Setting up networking in Qemu for using OpenNSM

Geek00L has created a OpenBSD 4.0 based QEMU image called OpenNSM which I decided to give a try. Getting the networking part to work with my Linux host was a bit of a puzzle, so i’m writing it down here. Most of the steps were taken from the unofficial qemu wiki page here, but not all of them were necesarry.

First of all, I had to use the QEMU version 0.8.2 from the QEMU website, because the 0.8.0 version from my Ubuntu Dapper workstation didn’t work. With the latter version the OpenBSD bootup would just hang at the message ‘clock: Unknown CMOS layout’.

For the networking to work, I needed to setup a bridge between the actual NIC and the tap interface that QEMU was going to talk to. First the tap:

modprobe tun
chmod a+rwx /dev/net/tun

Next the bridge setup on eth1. The tap was added to it later.

brctl addbr br0
ifconfig eth1 up
brctl addif br0 eth1

Added an IP Address to the bridge in the subnet connected to the eth1 NIC.

ifconfig br0

After this I setup the file /etc/qemu-ifup. This file is called by QEMU on startup to setup the tap networking.

sudo /sbin/ifconfig $1 promisc up
sudo /usr/sbin/brctl addif br0 $1

Now I was ready to start the image:

qemu -hda OpenNSM.img -m 256 -net nic -net tap

Once the image was booted, I made the corrections described by Geek00L here. Finally, I ran /root/nsm-scripts/ in the OpenBSD installation to setup the system with a unique IP Address. I chose After this I could use networking from my OpenNSM installation 🙂

Detecting and blocking Phishing with Snort and ClamAV

ClamAV is a great Open Source virusscanner that can be used for detecting virusses from Snort or Snort_inline using the ClamAV preprocessor. However, by using the anti-phishing and anti-scam signatures by SaneSecurity, this combination can also be used to detect and block phishing and scam attempts. Here is how to set it up.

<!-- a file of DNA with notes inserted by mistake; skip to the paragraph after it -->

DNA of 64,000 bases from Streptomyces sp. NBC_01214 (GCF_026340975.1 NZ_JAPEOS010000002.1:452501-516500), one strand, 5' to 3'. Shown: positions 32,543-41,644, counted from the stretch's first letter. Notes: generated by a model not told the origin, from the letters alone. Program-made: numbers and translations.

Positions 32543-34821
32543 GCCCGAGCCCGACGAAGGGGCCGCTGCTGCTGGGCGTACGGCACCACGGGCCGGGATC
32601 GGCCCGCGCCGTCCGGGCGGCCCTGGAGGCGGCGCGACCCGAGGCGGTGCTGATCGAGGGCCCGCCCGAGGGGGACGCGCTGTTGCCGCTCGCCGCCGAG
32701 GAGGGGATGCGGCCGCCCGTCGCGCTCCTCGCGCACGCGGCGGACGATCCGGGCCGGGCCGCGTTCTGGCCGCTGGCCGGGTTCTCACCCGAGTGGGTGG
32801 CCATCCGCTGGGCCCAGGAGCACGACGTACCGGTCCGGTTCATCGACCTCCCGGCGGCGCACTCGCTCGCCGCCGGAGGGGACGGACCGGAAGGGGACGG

I’ve decided to run this on my gateway, which is a slow machine. Because I don’t want all my traffic to slow down to much, I’m not going to run the ClamAV defs, only the anti-phishing ones. The default location of the defs on my Debian Sarge system is /var/lib/clamav, so I’ve created a new directory called ‘/var/lib/clamav-phish’. Next I’ve downloaded the defs from SaneSecurity. After unzipping them and the defs were ready.

Next was setting up the clamav preprocessor. For this I used the config line in my snort config:

preprocessor clamav: ports 80, dbreload-time 3600, dbdir /var/lib/clamav-phish, action-drop, toclientonly

This line says that spp_clamav should look for traffic on port 80 that flows to the client. It should use the signatures in /var/lib/clamav-phish/ and it should drop the traffic if a phishing attempt is detected. It also checks once an hour to see if the defs in the directory have been updated, and reloads them if so.

William Metcalf pointed me to a site where you can test this setup. It’s called and it’s an anti-phishing site, with many examples on their site. Opening an example shows this in my snort_inline log:

11/12-18:44:29.581771 [**] [129:1:1] (spp_clamav) Virus Found: Html.Phishing.Bank.Gen636.Sanesecurity.06051701 [**] {TCP} ->

The site failed to open, so it works just fine!

Update on Snort_inline development

I have spend the last week trying to find a very annoying bug that caused Snort_inline to go into 100% CPU on certain traffic. It kept working, only my P3 500Mhz home gateway slowed down to between 2kb/s and 25kb/s, while normally it handles the full 325kb/s for my DSL line at around 25% CPU.